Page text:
Phantasy Star II

Year: 1989
Genre: JRPG
Developer: Sega
Publisher: Sega
Platform: Sega Mega Drive

Phantasy Star was a success for Sega. The game sold well enough for a sequel to be made quite quickly, and while one would be forgiven for expecting it to be a direct sequel again starring Alis, it turned out to be something else entirely and just as important to the growth of Japanese Role-Playing Games.

Continue reading “Phantasy Star II”

Phantasy Star

Year: 1987
Genre: JRPG
Developer: Sega
Publisher: Sega
Platform: Sega Master System

Phantasy Star has an odd legacy. The series is generally remembered for its (admittedly amazing) online outings. ┬áThe original games Phantasy Star Online was spun-off from, however, are secretly very important to the evolution of Japanese Role-Playing Games as they are today – for better or worse.

On December 20, 1987 – just two days after SquareSoft bet the future of their company on a little game called Final FantasySega released Phantasy Star for their Mark III console, which would later come to other territories as the Master System. Phantasy Star begins on planet Palma (sometimes localized as Palm due to character limits) in the Algol star system. The heroine, Alis Landale, watches as her brother is left bloodied and dying on the pavement by Stormtrooper look-a-likes for attempting to meddle in the ruler, King Lassic’s affairs. With his last breath, Nero tells Alis to seek out a man named Odin and put an end to Lassic’s tyranny. The intro alone has a narrative both more in-depth and prominent that the contemporaries of the time, Dragon Quest I and II, which hardly had plots outside of “there is an evil thing, please end it”. Also notable is its use of a female protagonist. There had been a couple up to this point, namely Metroid‘s Samus Aran, but it was still rare.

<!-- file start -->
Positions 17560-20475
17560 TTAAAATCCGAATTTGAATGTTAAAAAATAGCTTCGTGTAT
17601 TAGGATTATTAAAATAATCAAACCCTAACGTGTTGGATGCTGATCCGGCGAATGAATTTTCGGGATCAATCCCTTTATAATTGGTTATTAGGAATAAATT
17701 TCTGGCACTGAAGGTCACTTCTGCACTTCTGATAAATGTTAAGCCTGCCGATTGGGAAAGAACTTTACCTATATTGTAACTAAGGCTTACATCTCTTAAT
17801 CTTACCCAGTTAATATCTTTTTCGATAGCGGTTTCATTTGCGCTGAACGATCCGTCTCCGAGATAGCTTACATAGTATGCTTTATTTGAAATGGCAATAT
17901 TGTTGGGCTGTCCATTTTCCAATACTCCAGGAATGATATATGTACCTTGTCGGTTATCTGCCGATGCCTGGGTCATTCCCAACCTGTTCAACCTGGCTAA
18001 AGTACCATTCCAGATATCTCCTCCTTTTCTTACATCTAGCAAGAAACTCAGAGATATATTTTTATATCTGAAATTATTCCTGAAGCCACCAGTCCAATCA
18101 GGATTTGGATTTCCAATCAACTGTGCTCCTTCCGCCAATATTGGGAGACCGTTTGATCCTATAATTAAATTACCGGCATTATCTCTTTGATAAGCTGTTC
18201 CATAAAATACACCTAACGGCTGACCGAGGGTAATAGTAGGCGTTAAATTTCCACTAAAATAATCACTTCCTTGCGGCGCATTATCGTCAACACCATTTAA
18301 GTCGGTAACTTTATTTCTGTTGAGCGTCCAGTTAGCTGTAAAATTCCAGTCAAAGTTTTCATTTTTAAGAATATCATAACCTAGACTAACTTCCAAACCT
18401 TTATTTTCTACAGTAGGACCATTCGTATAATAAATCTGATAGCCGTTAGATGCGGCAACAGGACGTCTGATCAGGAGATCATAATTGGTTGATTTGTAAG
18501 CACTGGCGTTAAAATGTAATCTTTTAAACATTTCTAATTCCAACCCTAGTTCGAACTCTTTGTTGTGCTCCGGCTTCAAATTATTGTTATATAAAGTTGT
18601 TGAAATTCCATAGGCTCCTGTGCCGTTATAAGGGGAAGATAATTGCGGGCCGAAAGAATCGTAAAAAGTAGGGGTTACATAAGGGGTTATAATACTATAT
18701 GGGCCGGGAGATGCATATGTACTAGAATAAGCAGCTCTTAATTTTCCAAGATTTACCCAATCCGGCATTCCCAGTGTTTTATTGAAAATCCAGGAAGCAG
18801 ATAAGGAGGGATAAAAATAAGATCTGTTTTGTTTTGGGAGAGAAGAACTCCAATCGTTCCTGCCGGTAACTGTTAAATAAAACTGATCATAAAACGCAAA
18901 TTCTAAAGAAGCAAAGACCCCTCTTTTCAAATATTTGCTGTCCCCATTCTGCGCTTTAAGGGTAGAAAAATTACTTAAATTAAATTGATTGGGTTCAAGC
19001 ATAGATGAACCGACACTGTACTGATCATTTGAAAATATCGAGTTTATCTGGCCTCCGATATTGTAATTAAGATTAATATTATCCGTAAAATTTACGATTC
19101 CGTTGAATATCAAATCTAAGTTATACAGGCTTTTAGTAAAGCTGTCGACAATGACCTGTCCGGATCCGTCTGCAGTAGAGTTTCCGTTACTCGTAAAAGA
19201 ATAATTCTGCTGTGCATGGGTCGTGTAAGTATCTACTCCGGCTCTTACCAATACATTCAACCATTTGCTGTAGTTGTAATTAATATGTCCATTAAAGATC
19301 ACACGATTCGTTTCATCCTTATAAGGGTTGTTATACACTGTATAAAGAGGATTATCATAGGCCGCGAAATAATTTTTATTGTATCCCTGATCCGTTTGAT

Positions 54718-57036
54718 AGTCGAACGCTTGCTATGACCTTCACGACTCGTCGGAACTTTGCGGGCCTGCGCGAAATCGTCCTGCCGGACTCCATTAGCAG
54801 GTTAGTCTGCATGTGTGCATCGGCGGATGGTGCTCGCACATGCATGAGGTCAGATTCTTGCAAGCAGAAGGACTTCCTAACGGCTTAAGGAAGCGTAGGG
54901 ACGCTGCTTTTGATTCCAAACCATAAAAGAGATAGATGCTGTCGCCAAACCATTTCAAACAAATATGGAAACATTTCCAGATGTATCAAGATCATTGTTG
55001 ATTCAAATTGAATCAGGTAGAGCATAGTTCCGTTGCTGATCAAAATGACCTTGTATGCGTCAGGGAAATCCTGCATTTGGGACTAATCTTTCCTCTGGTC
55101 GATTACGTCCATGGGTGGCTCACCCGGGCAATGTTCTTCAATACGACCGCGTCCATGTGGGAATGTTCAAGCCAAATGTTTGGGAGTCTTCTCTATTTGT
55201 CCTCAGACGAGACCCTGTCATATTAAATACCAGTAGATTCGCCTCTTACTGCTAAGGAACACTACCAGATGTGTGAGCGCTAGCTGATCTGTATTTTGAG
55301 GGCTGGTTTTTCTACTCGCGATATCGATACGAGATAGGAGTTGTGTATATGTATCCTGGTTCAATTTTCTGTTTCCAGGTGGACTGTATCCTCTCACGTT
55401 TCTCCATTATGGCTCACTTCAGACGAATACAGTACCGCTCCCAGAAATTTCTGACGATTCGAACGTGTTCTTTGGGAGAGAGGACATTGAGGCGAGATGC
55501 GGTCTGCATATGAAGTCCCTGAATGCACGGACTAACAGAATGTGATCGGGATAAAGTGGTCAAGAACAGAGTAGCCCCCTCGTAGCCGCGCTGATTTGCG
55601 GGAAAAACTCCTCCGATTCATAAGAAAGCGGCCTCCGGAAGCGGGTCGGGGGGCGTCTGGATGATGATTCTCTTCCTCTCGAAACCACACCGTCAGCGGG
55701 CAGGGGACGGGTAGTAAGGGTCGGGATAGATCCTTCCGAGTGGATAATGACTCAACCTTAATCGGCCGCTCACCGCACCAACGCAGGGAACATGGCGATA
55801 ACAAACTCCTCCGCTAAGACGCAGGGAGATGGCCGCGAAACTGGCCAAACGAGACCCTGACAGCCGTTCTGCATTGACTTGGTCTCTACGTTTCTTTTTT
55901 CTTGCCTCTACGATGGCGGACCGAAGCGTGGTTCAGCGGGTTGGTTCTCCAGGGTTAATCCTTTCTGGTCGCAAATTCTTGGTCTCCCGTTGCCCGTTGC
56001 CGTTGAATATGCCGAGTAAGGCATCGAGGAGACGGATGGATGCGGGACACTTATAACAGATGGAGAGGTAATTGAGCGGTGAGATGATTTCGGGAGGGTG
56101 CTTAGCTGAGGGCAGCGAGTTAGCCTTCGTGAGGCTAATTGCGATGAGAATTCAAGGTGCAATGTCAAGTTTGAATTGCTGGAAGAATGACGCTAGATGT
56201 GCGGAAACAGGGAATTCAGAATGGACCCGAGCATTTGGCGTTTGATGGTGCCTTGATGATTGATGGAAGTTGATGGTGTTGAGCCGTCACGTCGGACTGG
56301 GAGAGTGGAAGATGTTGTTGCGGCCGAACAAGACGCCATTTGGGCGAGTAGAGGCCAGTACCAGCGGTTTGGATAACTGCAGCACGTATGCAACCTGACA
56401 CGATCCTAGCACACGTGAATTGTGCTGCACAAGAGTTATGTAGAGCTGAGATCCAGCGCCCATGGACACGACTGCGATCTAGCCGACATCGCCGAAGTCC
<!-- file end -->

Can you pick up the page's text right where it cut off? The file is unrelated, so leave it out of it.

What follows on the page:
Continue reading “Phantasy Star”


Year: 1993
Genre: Platformer
Developer: Traveller’s Tales
Publisher: Psygnosis
Platform: Sega Mega Drive, Sega Mega CD, Commodore Amiga

Traveller’s Tales have an interesting history in that though they’ve been around since the early 90’s and have developed a lot of great selling games (i.e., the Lego series of games), they’ve never actually had their own intellectual property – they’ve always done work for other people. They started off working with Psygnosis (more recently known as Studio Liverpool and sadly made defunct by Sony Computer Entertainment) on Leander, an Amiga game similar to Shadow of the Beast and a game based on the movie Bram Stoker’s Dracula for the Mega Drive and Super Nintendo (other console versions were handled by Probe Entertainment or an internal Psygnosis team). Their third game, Puggsy, is something a bit more special.

Continue reading “Puggsy”